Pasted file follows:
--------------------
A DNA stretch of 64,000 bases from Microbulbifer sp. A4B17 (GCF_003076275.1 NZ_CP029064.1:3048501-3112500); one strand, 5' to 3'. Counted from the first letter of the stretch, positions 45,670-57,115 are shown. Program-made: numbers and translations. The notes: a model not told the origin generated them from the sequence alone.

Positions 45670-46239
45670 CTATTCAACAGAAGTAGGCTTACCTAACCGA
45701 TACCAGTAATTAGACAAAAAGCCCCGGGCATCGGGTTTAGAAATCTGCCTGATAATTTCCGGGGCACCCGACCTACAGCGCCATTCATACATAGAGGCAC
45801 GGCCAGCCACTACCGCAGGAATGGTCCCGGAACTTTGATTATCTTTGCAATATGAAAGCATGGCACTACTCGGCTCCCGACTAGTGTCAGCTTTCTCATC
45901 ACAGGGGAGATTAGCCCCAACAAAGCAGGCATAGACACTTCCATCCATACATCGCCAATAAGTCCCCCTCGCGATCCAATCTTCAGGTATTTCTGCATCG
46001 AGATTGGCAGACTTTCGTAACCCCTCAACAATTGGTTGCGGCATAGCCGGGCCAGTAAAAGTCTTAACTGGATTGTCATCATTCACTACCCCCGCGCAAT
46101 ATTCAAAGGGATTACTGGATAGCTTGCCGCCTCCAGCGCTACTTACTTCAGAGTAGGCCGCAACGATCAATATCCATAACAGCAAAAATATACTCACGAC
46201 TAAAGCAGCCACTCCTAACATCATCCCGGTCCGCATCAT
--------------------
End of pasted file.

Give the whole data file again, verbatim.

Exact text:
A DNA stretch of 64,000 bases from Microbulbifer sp. A4B17 (GCF_003076275.1 NZ_CP029064.1:3048501-3112500); one strand, 5' to 3'. Counted from the first letter of the stretch, positions 45,670-57,115 are shown. Program-made: numbers and translations. The notes: a model not told the origin generated them from the sequence alone.

Positions 45670-46239
45670 CTATTCAACAGAAGTAGGCTTACCTAACCGA
45701 TACCAGTAATTAGACAAAAAGCCCCGGGCATCGGGTTTAGAAATCTGCCTGATAATTTCCGGGGCACCCGACCTACAGCGCCATTCATACATAGAGGCAC
45801 GGCCAGCCACTACCGCAGGAATGGTCCCGGAACTTTGATTATCTTTGCAATATGAAAGCATGGCACTACTCGGCTCCCGACTAGTGTCAGCTTTCTCATC
45901 ACAGGGGAGATTAGCCCCAACAAAGCAGGCATAGACACTTCCATCCATACATCGCCAATAAGTCCCCCTCGCGATCCAATCTTCAGGTATTTCTGCATCG
46001 AGATTGGCAGACTTTCGTAACCCCTCAACAATTGGTTGCGGCATAGCCGGGCCAGTAAAAGTCTTAACTGGATTGTCATCATTCACTACCCCCGCGCAAT
46101 ATTCAAAGGGATTACTGGATAGCTTGCCGCCTCCAGCGCTACTTACTTCAGAGTAGGCCGCAACGATCAATATCCATAACAGCAAAAATATACTCACGAC
46201 TAAAGCAGCCACTCCTAACATCATCCCGGTCCGCATCAT